Things really got busy for Larry from 1970-72. He moved to Chicago to become the Physical Therapy Education Supervisor at the Rehabilitation Institute of Chicago and to treat patients with neurological damage. In a short time he assumed more responsibility by serving as the Interim Director of the Physical Therapist Assistant Program. He also became involved with physical therapy leadership at the Central YMCA Community College of Chicago, accepted appointments as a Clinical Assistant in the Department of Medicine and Rehabilitation of Northwestern University, and was a consultant to Public Health Region V in the Chicago area. In the community he mentored minority students and was recognized for his efforts by the Chicago Association of Commerce and Industry in 1972.
Larry became a full-time teacher in 1972 at the Medical College of Wisconsin in Milwaukee where he taught Marquette University physical therapy students. In 1975 he joined the Department of Physical Therapy at Marquette University and began a 34-year academic career on the faculty at Marquette, developing and teaching 12 different courses at the undergraduate, master’s, and clinical doctorate levels.
To broaden his knowledge in 1977, Larry took a leave of absence for two years to join the United States Sports Academy in a research and training project for the Ministry of Youth and Sport in the Middle Eastern island nation of Bahrain in the Persian Gulf. There he was the physical therapist for the national and club sports teams. In 1979, when he returned to Marquette, he passed examinations to become a certified athletic trainer and resumed his assistant professor’s position.
Larry has received extramural and intramural funding for his varied research projects. His results have been published in 16 articles in nine different refereed journals and presented at over 40 professional meetings. He has been invited to deliver over 100 regional, national, and international presentations on topics ranging from the physiological effects of head-down positioning to the organization of values of physical therapists. He is the primary author of three textbooks on physical therapy management and has written articles for more than two dozen publications and newspapers.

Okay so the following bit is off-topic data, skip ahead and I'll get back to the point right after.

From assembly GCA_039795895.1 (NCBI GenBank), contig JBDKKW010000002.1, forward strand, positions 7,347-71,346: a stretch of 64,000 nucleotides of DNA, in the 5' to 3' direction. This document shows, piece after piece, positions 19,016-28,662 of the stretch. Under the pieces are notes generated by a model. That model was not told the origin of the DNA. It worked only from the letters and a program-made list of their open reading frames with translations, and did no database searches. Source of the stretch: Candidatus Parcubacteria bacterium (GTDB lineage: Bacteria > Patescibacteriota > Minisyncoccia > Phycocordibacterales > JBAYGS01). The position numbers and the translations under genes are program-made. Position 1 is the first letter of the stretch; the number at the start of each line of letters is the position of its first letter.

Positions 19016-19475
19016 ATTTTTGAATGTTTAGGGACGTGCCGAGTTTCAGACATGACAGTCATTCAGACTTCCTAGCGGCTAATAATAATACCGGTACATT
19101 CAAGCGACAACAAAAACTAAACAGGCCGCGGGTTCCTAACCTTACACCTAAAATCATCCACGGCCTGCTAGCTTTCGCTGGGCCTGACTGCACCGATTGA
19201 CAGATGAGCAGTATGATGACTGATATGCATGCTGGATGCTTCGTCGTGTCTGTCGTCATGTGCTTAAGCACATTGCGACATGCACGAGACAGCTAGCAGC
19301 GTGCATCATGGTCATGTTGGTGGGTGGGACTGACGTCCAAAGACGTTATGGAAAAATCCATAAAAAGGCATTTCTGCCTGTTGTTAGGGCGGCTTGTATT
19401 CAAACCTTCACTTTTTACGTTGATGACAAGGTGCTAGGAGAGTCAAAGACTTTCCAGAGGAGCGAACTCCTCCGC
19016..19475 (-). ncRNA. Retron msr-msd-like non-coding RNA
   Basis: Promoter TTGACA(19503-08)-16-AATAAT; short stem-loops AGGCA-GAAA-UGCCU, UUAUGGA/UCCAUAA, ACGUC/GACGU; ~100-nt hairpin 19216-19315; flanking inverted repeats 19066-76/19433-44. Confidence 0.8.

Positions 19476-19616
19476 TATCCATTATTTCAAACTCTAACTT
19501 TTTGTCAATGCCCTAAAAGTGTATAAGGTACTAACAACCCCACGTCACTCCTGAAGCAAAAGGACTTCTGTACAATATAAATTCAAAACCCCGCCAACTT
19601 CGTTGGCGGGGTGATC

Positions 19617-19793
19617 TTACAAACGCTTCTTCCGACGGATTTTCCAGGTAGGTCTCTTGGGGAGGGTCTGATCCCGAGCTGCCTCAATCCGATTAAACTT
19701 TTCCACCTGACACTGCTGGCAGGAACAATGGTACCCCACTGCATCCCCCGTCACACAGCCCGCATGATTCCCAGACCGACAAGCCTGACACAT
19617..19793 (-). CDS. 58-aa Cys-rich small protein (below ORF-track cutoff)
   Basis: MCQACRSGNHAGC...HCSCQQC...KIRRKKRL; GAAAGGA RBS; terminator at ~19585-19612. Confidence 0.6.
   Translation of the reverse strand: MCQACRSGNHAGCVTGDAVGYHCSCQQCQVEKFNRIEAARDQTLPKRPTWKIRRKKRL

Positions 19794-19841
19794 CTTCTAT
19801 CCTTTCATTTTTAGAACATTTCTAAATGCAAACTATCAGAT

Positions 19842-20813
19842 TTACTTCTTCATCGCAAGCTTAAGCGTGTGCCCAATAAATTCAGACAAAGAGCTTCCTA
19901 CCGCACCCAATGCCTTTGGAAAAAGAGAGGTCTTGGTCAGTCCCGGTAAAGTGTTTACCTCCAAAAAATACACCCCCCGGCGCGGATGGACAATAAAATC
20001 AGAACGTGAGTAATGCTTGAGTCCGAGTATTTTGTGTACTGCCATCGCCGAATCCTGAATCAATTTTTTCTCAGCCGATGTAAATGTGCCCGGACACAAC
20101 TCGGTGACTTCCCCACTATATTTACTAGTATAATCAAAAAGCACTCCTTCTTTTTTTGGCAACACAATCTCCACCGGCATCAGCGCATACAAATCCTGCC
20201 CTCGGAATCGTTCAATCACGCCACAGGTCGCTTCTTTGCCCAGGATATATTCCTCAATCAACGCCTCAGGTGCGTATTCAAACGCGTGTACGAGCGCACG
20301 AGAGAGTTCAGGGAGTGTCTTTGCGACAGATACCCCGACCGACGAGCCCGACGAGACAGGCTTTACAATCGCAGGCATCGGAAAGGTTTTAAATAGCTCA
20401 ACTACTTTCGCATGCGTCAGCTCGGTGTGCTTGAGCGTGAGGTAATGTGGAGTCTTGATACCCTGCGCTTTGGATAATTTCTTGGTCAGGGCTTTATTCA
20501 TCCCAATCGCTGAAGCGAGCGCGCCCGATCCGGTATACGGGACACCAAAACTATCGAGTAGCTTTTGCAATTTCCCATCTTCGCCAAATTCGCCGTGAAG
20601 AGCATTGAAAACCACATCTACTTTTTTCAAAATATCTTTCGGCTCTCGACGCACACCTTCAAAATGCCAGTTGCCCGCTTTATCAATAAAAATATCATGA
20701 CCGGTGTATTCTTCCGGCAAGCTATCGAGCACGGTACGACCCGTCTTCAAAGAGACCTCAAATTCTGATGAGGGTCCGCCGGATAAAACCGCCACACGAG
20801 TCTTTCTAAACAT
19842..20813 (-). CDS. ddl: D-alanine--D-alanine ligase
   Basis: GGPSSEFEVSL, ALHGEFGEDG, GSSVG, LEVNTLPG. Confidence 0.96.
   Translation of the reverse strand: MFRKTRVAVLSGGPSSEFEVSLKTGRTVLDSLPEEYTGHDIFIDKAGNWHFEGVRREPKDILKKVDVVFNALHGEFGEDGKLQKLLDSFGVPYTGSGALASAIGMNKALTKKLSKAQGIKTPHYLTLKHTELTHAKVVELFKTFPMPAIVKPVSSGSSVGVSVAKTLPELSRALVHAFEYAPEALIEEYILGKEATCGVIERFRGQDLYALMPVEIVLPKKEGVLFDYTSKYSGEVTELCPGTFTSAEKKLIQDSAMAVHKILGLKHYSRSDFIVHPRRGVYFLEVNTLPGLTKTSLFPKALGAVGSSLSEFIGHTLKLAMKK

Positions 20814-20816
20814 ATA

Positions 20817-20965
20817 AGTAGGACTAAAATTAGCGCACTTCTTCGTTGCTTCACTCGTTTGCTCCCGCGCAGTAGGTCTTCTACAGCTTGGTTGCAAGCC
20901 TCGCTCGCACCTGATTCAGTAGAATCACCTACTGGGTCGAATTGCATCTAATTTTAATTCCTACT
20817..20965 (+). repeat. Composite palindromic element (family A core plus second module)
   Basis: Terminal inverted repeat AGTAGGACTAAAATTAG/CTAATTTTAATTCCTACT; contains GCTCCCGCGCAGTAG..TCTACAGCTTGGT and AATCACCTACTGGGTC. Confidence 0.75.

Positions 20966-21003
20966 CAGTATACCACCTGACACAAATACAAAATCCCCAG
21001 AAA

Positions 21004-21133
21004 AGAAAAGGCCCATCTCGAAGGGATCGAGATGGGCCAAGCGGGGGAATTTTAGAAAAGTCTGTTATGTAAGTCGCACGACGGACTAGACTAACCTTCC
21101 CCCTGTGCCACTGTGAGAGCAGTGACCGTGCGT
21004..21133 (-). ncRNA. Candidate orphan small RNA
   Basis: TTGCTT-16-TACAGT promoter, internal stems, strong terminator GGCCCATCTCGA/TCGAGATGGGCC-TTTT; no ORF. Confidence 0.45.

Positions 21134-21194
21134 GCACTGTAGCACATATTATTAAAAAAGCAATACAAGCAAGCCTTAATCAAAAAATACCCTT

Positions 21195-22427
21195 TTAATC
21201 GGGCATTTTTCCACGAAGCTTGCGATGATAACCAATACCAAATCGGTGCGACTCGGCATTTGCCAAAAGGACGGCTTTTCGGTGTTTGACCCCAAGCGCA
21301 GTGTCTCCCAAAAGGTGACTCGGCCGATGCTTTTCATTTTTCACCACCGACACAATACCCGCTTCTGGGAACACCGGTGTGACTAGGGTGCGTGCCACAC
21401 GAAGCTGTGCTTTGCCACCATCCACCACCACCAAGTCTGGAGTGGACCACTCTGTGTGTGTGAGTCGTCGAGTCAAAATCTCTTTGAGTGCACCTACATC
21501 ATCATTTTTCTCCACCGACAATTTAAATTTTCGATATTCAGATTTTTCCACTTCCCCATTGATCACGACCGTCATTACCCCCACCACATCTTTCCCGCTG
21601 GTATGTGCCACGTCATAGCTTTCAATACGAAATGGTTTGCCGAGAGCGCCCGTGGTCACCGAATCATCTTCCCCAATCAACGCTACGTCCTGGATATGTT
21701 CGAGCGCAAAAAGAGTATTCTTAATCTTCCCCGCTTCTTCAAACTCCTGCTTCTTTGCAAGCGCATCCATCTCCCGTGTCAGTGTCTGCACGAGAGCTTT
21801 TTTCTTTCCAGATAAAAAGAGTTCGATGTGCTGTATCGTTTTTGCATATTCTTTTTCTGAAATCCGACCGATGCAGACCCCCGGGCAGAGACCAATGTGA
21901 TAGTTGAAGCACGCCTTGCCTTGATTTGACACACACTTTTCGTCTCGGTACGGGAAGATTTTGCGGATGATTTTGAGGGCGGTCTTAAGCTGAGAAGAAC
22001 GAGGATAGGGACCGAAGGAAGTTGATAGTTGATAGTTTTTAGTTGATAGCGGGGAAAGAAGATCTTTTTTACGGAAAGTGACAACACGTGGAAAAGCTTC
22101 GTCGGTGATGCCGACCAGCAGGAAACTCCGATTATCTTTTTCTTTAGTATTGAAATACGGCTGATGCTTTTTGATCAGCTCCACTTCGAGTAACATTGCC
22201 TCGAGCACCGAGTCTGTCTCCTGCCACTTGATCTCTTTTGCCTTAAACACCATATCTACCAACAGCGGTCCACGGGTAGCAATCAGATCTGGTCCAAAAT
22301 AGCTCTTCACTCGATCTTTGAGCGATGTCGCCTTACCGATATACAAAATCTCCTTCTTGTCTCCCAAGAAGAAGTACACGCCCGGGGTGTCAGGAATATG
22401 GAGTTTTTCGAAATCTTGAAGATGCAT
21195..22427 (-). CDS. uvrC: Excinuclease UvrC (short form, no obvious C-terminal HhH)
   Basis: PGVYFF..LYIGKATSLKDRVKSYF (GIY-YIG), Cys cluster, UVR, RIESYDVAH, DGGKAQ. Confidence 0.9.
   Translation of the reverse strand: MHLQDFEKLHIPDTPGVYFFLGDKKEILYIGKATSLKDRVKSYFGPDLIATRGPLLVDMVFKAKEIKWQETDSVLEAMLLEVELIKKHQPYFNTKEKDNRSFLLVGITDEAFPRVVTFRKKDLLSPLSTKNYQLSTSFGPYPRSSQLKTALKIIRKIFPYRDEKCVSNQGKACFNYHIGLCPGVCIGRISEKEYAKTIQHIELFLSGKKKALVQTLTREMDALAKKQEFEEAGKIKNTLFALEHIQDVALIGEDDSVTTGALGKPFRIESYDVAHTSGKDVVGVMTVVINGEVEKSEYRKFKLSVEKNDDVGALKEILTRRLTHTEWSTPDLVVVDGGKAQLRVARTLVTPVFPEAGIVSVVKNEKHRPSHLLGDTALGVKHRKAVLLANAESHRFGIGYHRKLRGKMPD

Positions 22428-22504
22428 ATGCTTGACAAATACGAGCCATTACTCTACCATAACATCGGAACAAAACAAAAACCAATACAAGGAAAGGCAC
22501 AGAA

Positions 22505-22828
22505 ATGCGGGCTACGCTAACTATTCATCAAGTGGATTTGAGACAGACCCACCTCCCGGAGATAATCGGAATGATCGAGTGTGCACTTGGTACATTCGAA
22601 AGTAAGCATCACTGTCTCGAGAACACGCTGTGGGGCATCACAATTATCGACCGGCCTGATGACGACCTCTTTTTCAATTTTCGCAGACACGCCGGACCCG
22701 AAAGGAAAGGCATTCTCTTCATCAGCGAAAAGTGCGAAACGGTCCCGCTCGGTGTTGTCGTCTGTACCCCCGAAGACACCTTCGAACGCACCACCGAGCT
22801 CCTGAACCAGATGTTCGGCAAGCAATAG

In 1994, after completing much of the work noted above and earning tenured status as an associate professor, Larry returned to the classroom as a full-time graduate student while continuing to teach part-time. In 1988 he earned his Ph.D. in motor behavior.
For over 40 years Dr. Nosse has been an active member of the American Physical Therapy Association. In recognition of his outstanding professional contributions and services to the American Physical Therapy Association’s Section of Administration, he was inducted into its Hall of Fame in 2001. That same year he was also awarded the Section’s Outstanding Service Award for helping to conceptualize, initiate, host and teach in its leadership training programs. In 2004 the Wisconsin Physical Therapy Association inducted him into its Hall of Fame.
Dr. Nosse retired from Marquette University in 2006. He currently is President of LJN Therapy, SC, a private company, and works with well and unwell elderly adults. His ongoing professional service activities include serving on two journals’ publication committees, mentoring rehabilitation therapists interested in practice, and student supervision. His community service endeavors include membership on Wisconsin’s physical therapy licensing board and serving as the Trustee of the Wisconsin Physical Therapy Fund.
He current resides in Wauwatosa, WI.
Inducted on April 26, 2007